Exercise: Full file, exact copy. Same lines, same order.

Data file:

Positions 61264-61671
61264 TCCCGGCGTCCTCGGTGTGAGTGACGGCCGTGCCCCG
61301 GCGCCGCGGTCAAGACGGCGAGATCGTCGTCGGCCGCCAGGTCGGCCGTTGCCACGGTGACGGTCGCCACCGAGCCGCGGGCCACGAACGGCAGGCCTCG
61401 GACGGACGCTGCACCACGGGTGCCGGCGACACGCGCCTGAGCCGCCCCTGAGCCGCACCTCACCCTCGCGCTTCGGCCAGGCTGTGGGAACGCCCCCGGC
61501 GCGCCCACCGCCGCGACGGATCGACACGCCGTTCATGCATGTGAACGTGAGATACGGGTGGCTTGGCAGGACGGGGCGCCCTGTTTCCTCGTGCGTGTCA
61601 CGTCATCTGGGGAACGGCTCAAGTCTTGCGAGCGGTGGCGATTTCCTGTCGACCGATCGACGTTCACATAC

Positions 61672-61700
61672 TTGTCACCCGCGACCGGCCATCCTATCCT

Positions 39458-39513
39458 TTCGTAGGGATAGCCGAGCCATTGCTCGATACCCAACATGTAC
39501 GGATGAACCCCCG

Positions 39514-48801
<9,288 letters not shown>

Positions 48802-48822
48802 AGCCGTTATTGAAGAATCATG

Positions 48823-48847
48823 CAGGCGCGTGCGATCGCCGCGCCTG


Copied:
Positions 61264-61671
61264 TCCCGGCGTCCTCGGTGTGAGTGACGGCCGTGCCCCG
61301 GCGCCGCGGTCAAGACGGCGAGATCGTCGTCGGCCGCCAGGTCGGCCGTTGCCACGGTGACGGTCGCCACCGAGCCGCGGGCCACGAACGGCAGGCCTCG
61401 GACGGACGCTGCACCACGGGTGCCGGCGACACGCGCCTGAGCCGCCCCTGAGCCGCACCTCACCCTCGCGCTTCGGCCAGGCTGTGGGAACGCCCCCGGC
61501 GCGCCCACCGCCGCGACGGATCGACACGCCGTTCATGCATGTGAACGTGAGATACGGGTGGCTTGGCAGGACGGGGCGCCCTGTTTCCTCGTGCGTGTCA
61601 CGTCATCTGGGGAACGGCTCAAGTCTTGCGAGCGGTGGCGATTTCCTGTCGACCGATCGACGTTCACATAC

Positions 61672-61700
61672 TTGTCACCCGCGACCGGCCATCCTATCCT

Positions 39458-39513
39458 TTCGTAGGGATAGCCGAGCCATTGCTCGATACCCAACATGTAC
39501 GGATGAACCCCCG

Positions 39514-48801
<9,288 letters not shown>

Positions 48802-48822
48802 AGCCGTTATTGAAGAATCATG

Positions 48823-48847
48823 CAGGCGCGTGCGATCGCCGCGCCTG